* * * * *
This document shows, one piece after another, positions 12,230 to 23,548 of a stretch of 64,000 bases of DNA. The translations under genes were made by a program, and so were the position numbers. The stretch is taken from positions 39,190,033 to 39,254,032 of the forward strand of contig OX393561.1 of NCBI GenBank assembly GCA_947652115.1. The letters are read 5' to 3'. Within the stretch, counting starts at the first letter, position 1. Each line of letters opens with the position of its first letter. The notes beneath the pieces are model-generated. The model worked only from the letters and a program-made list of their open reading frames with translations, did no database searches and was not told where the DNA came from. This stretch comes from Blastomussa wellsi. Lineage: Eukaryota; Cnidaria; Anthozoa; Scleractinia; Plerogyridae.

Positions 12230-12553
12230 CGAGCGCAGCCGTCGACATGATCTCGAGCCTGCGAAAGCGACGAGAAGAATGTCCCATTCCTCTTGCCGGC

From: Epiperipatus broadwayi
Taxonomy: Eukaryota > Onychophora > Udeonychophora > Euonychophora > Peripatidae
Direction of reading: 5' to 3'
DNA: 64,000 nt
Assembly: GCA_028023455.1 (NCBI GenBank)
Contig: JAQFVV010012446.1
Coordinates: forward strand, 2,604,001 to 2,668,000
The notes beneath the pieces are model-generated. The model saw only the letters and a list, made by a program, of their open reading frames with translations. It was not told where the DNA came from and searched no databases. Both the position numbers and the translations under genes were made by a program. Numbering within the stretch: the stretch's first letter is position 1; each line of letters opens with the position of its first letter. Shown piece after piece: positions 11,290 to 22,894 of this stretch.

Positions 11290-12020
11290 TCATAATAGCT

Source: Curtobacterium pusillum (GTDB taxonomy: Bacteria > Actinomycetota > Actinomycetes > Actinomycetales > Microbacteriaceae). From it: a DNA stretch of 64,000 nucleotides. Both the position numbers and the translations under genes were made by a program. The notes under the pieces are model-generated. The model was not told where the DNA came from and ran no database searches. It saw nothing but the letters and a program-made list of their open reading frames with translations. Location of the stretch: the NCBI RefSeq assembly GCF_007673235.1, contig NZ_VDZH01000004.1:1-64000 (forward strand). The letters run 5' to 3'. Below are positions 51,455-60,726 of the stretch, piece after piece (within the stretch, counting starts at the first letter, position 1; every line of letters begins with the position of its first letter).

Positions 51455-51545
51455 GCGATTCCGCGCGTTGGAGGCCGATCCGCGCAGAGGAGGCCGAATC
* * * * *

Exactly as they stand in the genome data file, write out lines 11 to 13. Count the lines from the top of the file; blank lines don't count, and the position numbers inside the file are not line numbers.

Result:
The notes beneath the pieces are model-generated. The model saw only the letters and a list, made by a program, of their open reading frames with translations. It was not told where the DNA came from and searched no databases. Both the position numbers and the translations under genes were made by a program. Numbering within the stretch: the stretch's first letter is position 1; each line of letters opens with the position of its first letter. Shown piece after piece: positions 11,290 to 22,894 of this stretch.

Positions 11290-12020
11290 TCATAATAGCT